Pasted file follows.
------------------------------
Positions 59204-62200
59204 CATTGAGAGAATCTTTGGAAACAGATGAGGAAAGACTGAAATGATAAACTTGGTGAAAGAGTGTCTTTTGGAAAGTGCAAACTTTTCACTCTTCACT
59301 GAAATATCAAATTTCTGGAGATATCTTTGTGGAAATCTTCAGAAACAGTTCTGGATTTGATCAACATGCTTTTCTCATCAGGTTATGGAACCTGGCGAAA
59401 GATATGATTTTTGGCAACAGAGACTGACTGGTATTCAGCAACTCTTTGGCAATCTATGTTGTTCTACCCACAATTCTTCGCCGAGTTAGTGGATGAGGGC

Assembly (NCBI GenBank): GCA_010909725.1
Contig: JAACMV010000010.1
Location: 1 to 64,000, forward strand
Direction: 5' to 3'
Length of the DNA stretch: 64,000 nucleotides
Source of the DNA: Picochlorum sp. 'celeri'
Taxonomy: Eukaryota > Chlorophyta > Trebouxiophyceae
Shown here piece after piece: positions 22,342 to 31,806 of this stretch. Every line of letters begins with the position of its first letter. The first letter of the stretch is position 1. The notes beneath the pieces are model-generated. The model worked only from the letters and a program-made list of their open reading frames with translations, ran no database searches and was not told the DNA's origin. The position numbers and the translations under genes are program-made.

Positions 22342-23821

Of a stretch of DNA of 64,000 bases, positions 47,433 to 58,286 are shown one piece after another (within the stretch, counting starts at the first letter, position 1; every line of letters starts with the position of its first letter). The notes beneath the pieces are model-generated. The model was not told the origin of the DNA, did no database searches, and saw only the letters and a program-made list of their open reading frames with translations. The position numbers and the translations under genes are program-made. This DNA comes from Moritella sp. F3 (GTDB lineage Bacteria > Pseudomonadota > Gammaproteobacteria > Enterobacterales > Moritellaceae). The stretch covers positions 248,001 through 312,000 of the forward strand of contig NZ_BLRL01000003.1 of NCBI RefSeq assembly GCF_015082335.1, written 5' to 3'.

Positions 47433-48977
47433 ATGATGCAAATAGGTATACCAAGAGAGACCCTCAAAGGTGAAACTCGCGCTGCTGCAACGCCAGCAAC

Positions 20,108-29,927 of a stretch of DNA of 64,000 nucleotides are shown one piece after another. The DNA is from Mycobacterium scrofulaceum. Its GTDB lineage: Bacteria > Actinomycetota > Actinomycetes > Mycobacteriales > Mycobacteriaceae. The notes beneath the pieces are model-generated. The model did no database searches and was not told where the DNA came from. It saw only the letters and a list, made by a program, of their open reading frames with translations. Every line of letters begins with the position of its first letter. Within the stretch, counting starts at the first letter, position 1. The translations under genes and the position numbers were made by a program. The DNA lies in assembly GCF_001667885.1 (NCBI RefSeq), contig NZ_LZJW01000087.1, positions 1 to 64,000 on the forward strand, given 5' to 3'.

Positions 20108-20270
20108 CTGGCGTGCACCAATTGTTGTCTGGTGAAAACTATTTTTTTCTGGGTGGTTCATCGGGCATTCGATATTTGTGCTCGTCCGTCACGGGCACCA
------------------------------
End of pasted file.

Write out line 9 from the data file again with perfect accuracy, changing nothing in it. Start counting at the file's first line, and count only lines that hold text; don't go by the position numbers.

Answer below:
Length of the DNA stretch: 64,000 nucleotides